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What Is a Gastric Emptying Study?

A gastric emptying study measures who quickly food leaves the stomach.
Regularly feeling unusually full after eating may spur the need for a gastric emptying study.
A gastric emptying study measures the rate that food leaves the stomach to pass through the small intestine.
A gastric emptying study might be conducted on someone with recurring stomach pain.
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  • Written By: H. Colledge
  • Edited By: Heather Bailey
  • Last Modified Date: 01 August 2014
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A gastric emptying study measures the rate at which food leaves the stomach to pass into the small intestine. Its purpose is to investigate patients whose symptoms are thought to arise from problems where the stomach empties too slowly or too quickly. The procedure involves the patient swallowing a small quantity of a radioactive substance. Then, for a period of up to three hours, a radiation scanner is used to measure the level of radioactivity in the stomach. In this way, the gastric emptying study allows the doctors to calculate an individual's rate of stomach emptying, which can be compared with normal values.

Symptoms which might lead to a patient having a gastric emptying study could include feeling unusually full after eating or experiencing nausea or vomiting. These symptoms are more likely if the stomach is emptying too slowly, but, in cases where emptying occurs too quickly, symptoms of dizziness, weakness and diarrhea may occur after meals. Some patients may have stomach pain, and, if abnormal digestion is occurring in a child, there may be a failure to grow and gain weight normally. Conditions which may cause abnormal gastric emptying include gastric outlet obstruction, where the section of gut leading out of the stomach is blocked, and gastroparesis, where the stomach muscles do not function normally.

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Before a gastric emptying study, the patient is given a meal which combines both solids and liquids. A common example might be scrambled eggs with toast and a drink of milk or water. The meal is prepared by a technician who mixes into the food the small amount of radioactive substance required for the study. Levels of radioactivity during the procedure are very low and should not cause any side effects, but women who are pregnant or breast-feeding should not participate, as there is a small risk of harm to the fetus.

The test is carried out with the patient wearing a gown and arranged in a semi-reclining position on a bed, with the back supported. A scanner is fixed in place over the stomach to measure the levels of radioactivity, and it may be necessary to remain still for the duration of the procedure. If a visit to the bathroom is urgently required, the scanner may be stopped until the patient returns. A member of the staff stays with the patient throughout the procedure. After a gastric emptying study is completed, patients should feel quite normal and should be able to travel home by themselves.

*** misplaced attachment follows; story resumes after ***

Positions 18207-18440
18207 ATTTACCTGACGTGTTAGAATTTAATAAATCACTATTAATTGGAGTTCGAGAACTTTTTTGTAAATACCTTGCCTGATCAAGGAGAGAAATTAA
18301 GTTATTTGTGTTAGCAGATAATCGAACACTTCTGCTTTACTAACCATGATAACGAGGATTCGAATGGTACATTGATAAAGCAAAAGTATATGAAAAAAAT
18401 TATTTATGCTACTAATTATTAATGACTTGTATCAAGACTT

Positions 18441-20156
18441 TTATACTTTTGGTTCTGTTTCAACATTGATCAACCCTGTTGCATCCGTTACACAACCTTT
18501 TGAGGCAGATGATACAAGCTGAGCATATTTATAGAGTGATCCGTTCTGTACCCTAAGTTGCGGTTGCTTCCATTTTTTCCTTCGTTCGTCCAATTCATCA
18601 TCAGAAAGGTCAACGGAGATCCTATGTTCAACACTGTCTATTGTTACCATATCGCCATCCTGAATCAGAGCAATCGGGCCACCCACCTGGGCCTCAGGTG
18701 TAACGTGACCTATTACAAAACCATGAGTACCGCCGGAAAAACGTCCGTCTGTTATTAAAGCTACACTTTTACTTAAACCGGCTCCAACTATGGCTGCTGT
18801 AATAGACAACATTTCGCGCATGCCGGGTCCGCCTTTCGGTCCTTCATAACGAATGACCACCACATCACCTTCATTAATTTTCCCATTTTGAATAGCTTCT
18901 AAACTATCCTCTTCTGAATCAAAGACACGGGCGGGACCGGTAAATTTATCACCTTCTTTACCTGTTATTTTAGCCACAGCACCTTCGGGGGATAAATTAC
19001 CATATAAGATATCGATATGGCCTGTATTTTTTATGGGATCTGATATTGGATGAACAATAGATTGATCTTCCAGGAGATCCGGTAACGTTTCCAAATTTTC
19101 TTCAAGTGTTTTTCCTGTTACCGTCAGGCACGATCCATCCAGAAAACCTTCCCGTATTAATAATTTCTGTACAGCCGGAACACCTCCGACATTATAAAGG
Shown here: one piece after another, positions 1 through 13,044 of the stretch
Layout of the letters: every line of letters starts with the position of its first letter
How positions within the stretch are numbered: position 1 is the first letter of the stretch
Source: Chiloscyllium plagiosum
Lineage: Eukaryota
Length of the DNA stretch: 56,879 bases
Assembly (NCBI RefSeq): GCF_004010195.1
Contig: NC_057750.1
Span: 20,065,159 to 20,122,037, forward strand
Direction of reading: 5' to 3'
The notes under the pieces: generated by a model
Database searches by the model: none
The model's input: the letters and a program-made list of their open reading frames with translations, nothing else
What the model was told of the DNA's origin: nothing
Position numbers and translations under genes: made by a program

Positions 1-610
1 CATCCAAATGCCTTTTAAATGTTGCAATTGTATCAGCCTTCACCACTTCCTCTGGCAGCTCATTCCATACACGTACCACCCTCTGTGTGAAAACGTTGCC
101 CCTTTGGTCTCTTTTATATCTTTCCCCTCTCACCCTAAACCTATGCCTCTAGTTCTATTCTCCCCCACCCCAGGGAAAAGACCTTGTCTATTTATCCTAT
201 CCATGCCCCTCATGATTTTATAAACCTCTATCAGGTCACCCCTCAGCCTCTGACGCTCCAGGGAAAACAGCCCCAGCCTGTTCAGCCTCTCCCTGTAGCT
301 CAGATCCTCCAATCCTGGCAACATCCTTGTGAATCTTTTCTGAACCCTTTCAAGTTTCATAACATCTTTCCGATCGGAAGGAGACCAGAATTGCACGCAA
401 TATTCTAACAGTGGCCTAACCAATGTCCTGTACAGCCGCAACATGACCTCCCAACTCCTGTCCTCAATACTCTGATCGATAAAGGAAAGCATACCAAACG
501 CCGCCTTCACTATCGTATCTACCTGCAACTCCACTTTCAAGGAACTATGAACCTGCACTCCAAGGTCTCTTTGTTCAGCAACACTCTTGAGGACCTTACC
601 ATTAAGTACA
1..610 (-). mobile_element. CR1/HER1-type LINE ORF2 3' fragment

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clintflint
Post 3

@Fa5t3r - Lots of things that you interact with every day are mildly radioactive and I'm sure doctors wouldn't give people anything that would permanently harm them.

Besides, often when they are doing this kind of gastric emptying test, it's because they are worried the intestines aren't working properly. And that can lead to all kinds of gruesome pain and other problems. If I had symptoms pointing to anything like that, I would let them do whatever it took to make sure I was going to be OK.

Fa5t3r
Post 2

@Iluviaporos - Honestly, in some ways that sounds better to me than the current gastric emptying scan, where they make you swallow radioactive material. I don't think I'd appreciate having to do that, no matter what it was for.

And I've heard that quite a few research stations keep cows with permanent windows into their stomachs, so they can be used in experiments. In theory the cows aren't in pain or anything, but I don't know if it really could be called ethical.

lluviaporos
Post 1

The original stomach emptying test was not quite so easy and simple, at least for the patient. I read about it on a shock website the other day. There was a doctor who really wanted to know how the stomach worked and how long it took for different kinds of foods to digest.

He lived back when there was no real way to look inside the human body, short of opening it up and that wouldn't really be practical (or ethical!).

But he managed to find a man who allowed him to conduct his experiments anyway. This man had been in a war and been wounded in the stomach. Wounded to the point where he had a permanent hole in his stomach!

So the doctor was able to stick things into the man's stomach and see how long they took to digest. It's pretty gross, but I guess it added to the overall growth of human knowledge.

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